Choosing a backup system

Tips & Hints

Backup systems

24 July 2005

It’s nearly four years since we last looked at backup systems and in that time costs and technology have changed dramatically.  

When choosing backup systems, you have to decide between cost, portability and capacity. Naturally your backup has to have enough space to fit your data and the system needs to be within your budget. Portability is important because a backup is no good if gets damaged, lost or stolen with the computer.

Portability is one reason why tape is still the choice for many small businesses. While it's not cheap (around $2,000 + $500 a year on backup media) tapes fit into a pocket or handbag and the backup process is easily automated. Tapes do have some disadvantages in the difficulty in restoring data and the risks that tape backups don't always work.

The fastest growing method of backup is external hard drives. We're particular fans of these, but they do have the drawback of being larger than tape or CD/DVD. The mini hard drive which fit in the pocket or handbag are perfect for off site storage although they are little pricey.

CD and DVD burning is excellent for archiving and small business backup. Coupled with an external drive, this is probably the best small business backup option. Dual layer DVDs fit 8Gb of data, are portable and easy to recover data from, their disadvantage is that it's difficult to automate the burning process.

Flash disks have replaced floppies and zip drives. They are cheap and very portable with 1Gb and 2Gb capacities becoming common. These are perfect for backing up smaller documents, accounting data and other critical information.

Flash disks

For smaller files and businesses, flash drives are the ideal backup, small, easy to use and cheap (free in many cases.) Flash disks just need to be plugged into a USB port and they behave like any other drive. Users of older computers may find their systems don’t work well with newer USB equipment.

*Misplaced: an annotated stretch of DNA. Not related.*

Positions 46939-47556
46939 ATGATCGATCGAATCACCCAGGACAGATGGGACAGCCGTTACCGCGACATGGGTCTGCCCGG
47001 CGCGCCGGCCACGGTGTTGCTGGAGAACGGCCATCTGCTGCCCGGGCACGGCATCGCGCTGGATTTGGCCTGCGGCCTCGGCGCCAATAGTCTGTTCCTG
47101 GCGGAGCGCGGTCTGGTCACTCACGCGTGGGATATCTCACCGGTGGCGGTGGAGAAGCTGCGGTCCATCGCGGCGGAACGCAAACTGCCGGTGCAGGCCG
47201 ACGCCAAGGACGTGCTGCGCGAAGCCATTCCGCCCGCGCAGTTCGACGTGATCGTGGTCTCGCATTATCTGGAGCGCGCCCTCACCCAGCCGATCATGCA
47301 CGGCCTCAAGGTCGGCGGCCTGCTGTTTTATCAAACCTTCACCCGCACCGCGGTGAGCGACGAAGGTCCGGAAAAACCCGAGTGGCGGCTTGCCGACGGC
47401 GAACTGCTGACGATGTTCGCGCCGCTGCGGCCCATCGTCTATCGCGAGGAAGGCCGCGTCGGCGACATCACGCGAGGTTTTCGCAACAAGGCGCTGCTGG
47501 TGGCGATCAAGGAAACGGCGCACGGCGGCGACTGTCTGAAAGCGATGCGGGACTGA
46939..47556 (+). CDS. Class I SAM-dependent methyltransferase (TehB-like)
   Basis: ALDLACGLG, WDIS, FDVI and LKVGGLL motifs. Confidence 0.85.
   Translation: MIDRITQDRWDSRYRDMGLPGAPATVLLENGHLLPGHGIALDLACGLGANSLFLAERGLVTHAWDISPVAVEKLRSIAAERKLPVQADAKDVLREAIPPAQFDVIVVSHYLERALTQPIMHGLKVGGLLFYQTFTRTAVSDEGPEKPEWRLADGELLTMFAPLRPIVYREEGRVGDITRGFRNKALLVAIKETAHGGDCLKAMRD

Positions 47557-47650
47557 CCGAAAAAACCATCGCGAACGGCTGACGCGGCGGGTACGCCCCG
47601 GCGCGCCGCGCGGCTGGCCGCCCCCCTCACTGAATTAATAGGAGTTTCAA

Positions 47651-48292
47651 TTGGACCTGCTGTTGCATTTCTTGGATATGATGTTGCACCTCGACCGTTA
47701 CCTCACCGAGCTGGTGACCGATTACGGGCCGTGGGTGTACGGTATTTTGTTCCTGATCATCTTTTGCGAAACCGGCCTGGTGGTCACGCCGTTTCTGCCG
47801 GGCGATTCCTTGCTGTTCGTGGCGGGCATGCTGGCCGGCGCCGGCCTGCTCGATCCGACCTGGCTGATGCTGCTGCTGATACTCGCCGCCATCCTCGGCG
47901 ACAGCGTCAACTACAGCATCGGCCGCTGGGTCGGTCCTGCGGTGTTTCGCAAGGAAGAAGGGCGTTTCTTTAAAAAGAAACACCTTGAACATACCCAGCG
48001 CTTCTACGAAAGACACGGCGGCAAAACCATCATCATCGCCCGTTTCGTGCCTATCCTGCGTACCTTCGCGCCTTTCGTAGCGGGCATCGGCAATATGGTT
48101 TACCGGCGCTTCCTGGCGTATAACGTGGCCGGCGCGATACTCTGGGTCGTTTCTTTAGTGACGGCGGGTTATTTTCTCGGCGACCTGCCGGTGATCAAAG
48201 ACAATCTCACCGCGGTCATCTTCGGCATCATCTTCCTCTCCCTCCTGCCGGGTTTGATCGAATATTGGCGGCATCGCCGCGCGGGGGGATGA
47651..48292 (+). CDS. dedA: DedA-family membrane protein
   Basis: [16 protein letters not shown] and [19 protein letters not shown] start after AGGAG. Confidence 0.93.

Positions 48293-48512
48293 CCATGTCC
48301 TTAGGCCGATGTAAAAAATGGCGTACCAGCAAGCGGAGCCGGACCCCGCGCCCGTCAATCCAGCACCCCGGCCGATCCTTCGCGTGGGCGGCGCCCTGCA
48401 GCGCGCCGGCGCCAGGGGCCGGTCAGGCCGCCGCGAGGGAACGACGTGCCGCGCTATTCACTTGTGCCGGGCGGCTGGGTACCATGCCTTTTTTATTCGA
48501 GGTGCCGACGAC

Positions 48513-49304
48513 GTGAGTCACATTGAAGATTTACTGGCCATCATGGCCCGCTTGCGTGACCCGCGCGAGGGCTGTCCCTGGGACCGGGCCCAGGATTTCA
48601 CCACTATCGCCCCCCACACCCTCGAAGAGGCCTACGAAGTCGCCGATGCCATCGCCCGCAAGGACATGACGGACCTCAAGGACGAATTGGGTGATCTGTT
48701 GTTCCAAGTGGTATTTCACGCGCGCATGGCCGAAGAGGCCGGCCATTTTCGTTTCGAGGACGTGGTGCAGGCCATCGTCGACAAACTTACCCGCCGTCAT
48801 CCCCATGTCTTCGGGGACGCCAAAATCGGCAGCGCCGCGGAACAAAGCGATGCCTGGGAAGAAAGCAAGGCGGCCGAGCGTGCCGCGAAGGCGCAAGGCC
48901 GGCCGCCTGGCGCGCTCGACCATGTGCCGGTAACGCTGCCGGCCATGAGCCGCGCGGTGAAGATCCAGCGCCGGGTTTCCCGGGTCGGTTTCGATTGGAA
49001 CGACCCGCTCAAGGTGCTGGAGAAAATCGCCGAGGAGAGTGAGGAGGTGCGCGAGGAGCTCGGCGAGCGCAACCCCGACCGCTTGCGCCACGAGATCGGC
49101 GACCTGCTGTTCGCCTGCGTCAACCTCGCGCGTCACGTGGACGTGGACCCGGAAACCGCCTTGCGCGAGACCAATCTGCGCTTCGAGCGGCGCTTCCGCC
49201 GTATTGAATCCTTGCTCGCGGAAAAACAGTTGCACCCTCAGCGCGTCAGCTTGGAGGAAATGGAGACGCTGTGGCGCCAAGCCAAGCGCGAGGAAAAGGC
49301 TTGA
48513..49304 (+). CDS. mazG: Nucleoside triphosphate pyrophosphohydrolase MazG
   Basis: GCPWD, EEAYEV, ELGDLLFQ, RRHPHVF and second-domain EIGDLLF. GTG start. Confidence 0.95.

Expect to pay from $50 for a 128Mb flash drive up to $500 for a 2Gb drive. Different models are suited to been kept on keyrings or in bags. Choose the size that will fit the data you need to backup.

CD and DVD-Burners

Most modern computers come with a CD or DVD burner. In fact, we’d recommend every home computer should have one. A CD can backup up to 650Mb of data, a single layer DVD 4.3Gb and a dual layer 8Gb.

This is probably the most popular backup system for small business and homes. The disadvantage is that it is very difficult to automate a CD/DVD backup and the software is often not the most user friendly. The advantages are that disks are portable and cheap.

CD burners usually cost around $70, DVD burners around $150 although installation will cost more. External burners are around $100 more. Most newer computers will come with some sort of burner included.

External Drives

Recent years have seen external hard drives plummet in price. These are now an excellent way of backing up data. The advantage with them is they offer huge storage capacities, against them is that they are not particularly portable.

External hard drives cost between $150 and $800 depending upon the data sizes. Smaller, more portable external hard drives cost between $200 and $600 although these have smaller capacities. The smaller drives are a better investment if you want to make sure your data is taken offsite.

Tape Drives

For businesses tapes are still one of the most important backup methods. While they are expensive, sometimes unreliable and the user software is usually dreadful, tape works best for automatic backup. We recommend tape for businesses but it is essential that businesses test their tapes at least quarterly.

A tape drive will cost around $1300, the tapes to go with it will cost between $50 and $150 each depending on the capacity and technology, we’d recommend a minimum of five tapes. Software is usually included with the tape or operating system, but specialist backup software can cost between $300 and $1000.

Backup needs vary with the needs of the individual computer user. So only you will know which works best. For many homes and businesses we find a combination of the above methods work best.
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